I am not religious but I am happy for my DS to be given a Christian education. I think the moral and character essentials are there. Its not as rigid as some religions . I prefer it to the current atheistic religious priciples around. Christianity might be accused of having been involved in many atrocities and disputes across twomilenia but I would say that Atheism has managed to cause as many deaths in less than one hundred years and no one notices.

Attitudes to religion are one thing that really get my back up.

DairyNips Fri 07-Sep-12 20:22:22

Jabed I agree with assembly and I think the singing is lovely, I just don't see why they have to follow Christianity.

I never said I don't like religion or that I will remove him, I just find it a little strange he doesn't get any choice in this.

I don't think it's fair of you to say people who remove their children are a PITA, what is a PITA is that one certain religion has been decided on for all children to sing about and this obviously excludes some children who have different beliefs.

I don't think it does any harm as such, it's just not very fair is it? They don't make all schools sing about Jehovah for example, I don't think any religion should take preference. I would even be happier if it was a different religion for every assembly or none at all but with lots of info about religions through RE.

OP’s posts: |
alcofrolic Fri 07-Sep-12 20:28:24

Your child should be receiving lots of info about various religions through RE lessons (a statutory requirement).

DairyNips Fri 07-Sep-12 20:38:23

Yeah I figured that alco smile I'm really not that bothered about all this in the grand scheme of things. I just think its a bit strange it's the law.. I was just intrigued as to why it is this way and now I knowsmile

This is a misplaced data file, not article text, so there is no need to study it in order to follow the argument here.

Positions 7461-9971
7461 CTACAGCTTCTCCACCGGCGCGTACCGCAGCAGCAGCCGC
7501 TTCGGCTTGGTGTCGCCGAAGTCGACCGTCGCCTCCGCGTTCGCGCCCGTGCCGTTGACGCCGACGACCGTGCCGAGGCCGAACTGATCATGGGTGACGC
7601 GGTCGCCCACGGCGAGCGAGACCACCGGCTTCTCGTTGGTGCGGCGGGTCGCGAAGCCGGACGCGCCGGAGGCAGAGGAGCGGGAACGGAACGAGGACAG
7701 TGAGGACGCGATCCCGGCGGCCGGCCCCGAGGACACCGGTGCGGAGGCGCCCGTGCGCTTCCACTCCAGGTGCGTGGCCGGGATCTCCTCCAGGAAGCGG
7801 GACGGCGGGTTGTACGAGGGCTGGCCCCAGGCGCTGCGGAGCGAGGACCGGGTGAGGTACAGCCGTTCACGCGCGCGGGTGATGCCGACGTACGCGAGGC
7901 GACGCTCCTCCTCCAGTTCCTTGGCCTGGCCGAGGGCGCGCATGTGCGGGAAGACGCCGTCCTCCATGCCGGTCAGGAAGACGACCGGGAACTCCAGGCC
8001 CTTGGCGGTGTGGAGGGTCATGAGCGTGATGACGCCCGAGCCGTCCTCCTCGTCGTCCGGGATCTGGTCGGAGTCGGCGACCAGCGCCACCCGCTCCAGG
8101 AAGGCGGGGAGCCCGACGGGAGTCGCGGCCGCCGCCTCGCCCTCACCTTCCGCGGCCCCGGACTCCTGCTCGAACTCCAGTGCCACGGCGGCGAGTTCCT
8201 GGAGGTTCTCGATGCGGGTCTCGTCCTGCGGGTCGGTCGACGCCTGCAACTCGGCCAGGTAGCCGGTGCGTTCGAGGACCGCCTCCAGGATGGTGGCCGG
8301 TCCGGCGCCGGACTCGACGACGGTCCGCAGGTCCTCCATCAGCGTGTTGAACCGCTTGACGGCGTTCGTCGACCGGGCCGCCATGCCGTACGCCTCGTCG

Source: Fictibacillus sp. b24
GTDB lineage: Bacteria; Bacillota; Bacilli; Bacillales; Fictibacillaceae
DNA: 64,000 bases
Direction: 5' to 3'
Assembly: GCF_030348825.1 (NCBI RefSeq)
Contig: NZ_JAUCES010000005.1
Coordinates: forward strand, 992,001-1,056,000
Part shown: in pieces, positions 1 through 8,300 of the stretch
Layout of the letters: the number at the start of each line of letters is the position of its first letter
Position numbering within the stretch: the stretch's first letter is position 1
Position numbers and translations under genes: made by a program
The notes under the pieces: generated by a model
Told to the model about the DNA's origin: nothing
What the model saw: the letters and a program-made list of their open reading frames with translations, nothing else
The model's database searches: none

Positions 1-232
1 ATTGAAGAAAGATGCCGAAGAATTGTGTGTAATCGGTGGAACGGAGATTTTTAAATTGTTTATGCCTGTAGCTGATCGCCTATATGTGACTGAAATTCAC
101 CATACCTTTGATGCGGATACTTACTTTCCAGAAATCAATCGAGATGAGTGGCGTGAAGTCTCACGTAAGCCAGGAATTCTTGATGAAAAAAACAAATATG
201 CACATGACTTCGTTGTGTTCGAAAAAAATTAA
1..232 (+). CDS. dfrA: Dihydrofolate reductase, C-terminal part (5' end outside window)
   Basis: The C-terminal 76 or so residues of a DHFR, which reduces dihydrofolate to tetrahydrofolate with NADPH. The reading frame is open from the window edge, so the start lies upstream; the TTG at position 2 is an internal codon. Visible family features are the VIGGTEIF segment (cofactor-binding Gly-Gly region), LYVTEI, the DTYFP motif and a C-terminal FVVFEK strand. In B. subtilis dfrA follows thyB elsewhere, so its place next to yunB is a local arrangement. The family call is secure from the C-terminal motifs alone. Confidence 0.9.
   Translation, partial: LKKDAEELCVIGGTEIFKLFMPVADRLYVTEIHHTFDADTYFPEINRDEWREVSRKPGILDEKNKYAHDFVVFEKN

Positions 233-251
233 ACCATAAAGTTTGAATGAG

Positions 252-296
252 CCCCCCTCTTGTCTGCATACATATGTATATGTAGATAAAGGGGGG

OP’s posts: |
ReallyTired Fri 07-Sep-12 20:39:07


My family attend church every sunday and I can feel empathy with those who do not share my beliefs.

"If you dont believe it, it does no harm. Or are you just desperate to impose your views on the rest? I can understand the JH view but its still a PITA.

My view would be, if you dont like it, find another school."

But all state community schools have a broadly christian assembly. There is no option to find another school, unless you suggest moving country. I don't see how removing a child from religous worship is imposing your views on others. Surely having a broadly christian assembly is imposing a religous view on hundreds of people.

Are you suggesting home education?

DairyNips Fri 07-Sep-12 20:49:55

Exactly reallysmile

OP’s posts: |
jabed Fri 07-Sep-12 20:50:49

But all state community schools have a broadly christian assembly

IMCE,what passes for Christian assembly in many state schools isnt. There are very few who do the real deal these days. I can think of many locally to me who dont even have anything that passes as an assembly.

So I would think finding a school which isnt so into keeping the law would be pretty easy.

AllPastYears Fri 07-Sep-12 21:10:37

I agree with you DairyNips. I know it's the law, but I don't see why we should have such a stupid law hmm. And for those who say, "Well you can remove your child from assembly," I don't think it should be acceptable to have it as the norm to attend, and to have to request non-attendance. Personally, I don't think religious worship has any place in schools - religious education, sure, but worship, no.

AllPastYears Fri 07-Sep-12 21:13:43

jabed, "I am not religious but I am happy for my DS to be given a Christian education. I think the moral and character essentials are there. "

I am a very moral atheist. Are you saying that religious people have a monopoly on morality? And as for the beautiful that a reason for indoctrinating children? hmm

alcofrolic Fri 07-Sep-12 21:15:01

Teachers can also 'remove' themselves from religious assemblies.

Pantone363 Fri 07-Sep-12 21:23:14

I remove my kids, or actually they choose each term if they want to be removed (they haven't said no once)

It's outdated, ridiculous and wholly divisive to force small children to sing songs and pray to a god that the vast majority of them don't believe in. They are a captive audience and tbh it pisses me right off that schools ar still in the dark ages with this stuff.

Anyway, DD and DS leave for the happy clappy bit, they play in reception with the JV kid and some other atheists and some Plymouth brethren kids. They love it and don't feel excluded at all. In fact it's more inclusive than the assembly in the first place!

ravenAK Sat 08-Sep-12 04:31:14